Carter F.A.,Clinical Research Unit |
Carter F.A.,University of Otago |
Bell C.J.,University of Otago |
Bell C.J.,Anxiety Disorders Unit |
Colhoun H.C.,Anxiety Disorders Unit
Australian and New Zealand Journal of Psychiatry | Year: 2013
Objective: To evaluate the suitability and acceptability of computerised cognitive behaviour therapy (CCBT). Method: Participants were patients who had been referred to a secondary care service in the usual manner, and then offered participation in a randomised controlled trial comparing the efficacy of CCBT with a control condition (waitlist) for patients with a current primary diagnosis of generalised anxiety disorder, panic disorder or social phobia. Data were collected regarding the recruitment and retention of patients, and patient ratings (anchored Likert scales) of treatment credibility, treatment satisfaction, treatment acceptability and telephone support. Results: A total of 1141 referrals were received by the secondary care service. Of the 1141, 748 (66%) were not suitable for the study, 178 (16%) declined to participate and 127 (11%) were not contactable. Therefore, of the 1141 patients referred to the secondary care service, only 88 patients (8%) were eligible and consenting for the study. The single most common reason for patients not being suitable for the study was that the referral was urgent. In a clinical setting where CCBT could be used alongside clinical management, many of these patients may have been suitable for CCBT. Of the patients randomised to treatment (n = 40), 65% completed treatment. Drop-out rates were not significantly different across diagnostic groups. The single most commonly cited reason for not completing treatment was too busy. Patient ratings of treatment were typically favourable (credibility, satisfaction, acceptability and telephone support). Conclusions: CCBT was typically rated favourably by patients referred to a secondary care service and randomised to treatment. However, only a small minority of patients was eligible and consenting for the trial. Therefore, while CCBT may be an acceptable treatment, its suitability for secondary care settings remains unclear. © 2012 The Royal Australian and New Zealand College of Psychiatrists.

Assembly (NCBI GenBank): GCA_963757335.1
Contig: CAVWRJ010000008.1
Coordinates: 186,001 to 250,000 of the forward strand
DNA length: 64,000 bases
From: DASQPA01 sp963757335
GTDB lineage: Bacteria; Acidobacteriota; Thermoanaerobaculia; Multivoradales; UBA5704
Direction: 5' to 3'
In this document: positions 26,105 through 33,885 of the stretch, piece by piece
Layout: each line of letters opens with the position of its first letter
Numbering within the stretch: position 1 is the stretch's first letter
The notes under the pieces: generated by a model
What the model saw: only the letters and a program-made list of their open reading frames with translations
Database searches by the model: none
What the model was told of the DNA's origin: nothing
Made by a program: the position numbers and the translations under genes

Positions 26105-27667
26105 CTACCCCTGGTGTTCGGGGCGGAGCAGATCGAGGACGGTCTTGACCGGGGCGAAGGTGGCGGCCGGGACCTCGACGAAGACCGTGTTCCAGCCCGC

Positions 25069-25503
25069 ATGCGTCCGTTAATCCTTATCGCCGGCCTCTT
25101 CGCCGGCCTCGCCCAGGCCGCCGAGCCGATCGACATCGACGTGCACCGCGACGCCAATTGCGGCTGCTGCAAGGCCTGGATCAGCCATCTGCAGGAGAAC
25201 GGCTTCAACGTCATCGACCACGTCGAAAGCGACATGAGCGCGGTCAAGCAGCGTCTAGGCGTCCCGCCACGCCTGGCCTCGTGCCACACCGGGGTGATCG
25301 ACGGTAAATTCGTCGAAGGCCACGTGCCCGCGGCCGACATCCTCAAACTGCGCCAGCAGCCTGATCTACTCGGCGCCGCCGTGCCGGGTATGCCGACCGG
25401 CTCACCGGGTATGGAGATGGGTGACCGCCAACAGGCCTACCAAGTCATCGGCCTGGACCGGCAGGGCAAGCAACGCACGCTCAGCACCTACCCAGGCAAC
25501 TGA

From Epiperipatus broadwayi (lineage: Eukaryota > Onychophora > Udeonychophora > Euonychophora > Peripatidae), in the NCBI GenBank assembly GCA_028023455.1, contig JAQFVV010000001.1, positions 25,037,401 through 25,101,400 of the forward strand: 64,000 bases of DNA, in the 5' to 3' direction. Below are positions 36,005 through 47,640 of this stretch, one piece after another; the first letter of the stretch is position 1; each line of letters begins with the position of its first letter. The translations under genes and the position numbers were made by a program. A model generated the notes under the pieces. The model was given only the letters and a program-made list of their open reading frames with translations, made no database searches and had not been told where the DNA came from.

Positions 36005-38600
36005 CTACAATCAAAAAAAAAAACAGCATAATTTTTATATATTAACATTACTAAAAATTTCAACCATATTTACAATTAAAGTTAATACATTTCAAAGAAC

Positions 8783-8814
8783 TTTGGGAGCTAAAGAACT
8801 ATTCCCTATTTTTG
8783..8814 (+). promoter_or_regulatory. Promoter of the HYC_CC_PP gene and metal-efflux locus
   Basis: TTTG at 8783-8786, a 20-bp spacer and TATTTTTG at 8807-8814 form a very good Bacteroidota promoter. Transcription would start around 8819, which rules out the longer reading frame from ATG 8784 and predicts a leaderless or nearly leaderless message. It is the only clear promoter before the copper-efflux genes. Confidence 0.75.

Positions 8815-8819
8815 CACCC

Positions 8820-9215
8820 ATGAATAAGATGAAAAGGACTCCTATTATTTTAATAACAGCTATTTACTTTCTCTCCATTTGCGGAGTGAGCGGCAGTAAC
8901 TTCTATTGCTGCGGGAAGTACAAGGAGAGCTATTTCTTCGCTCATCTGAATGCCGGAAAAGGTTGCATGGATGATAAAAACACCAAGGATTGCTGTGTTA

Dorahy M.J.,University of Canterbury |
Dorahy M.J.,Belmont Private Hospital |
Kannis-Dymand L.,University of The Sunshine Coast |
Kannis-Dymand L.,Anxiety Disorders Unit
Journal of Loss and Trauma | Year: 2012
This study aimed to explore posttraumatic distress and the cognitive variables of controllability and predictability in two demographically matched communities differentially affected by the Christchurch earthquake of September 4, 2010 (N = 124). A door-to-door survey was conducted 8-10 weeks after the initial quake. The two communities did not differ on acute stress disorder or symptoms, but the affected community had higher depression and anxiety scores. Depression, feeling on edge, and anxiety scores predicted acute stress symptoms. Uncontrollability of response to aftershocks predicted acute stress, depression, and anxiety symptoms. Results are discussed with reference to the impact of ongoing aftershocks and how they are likely to maintain a sense that responses to them are uncontrollable, which in turn maintains psychological distress. © 2012 Copyright Taylor and Francis Group, LLC.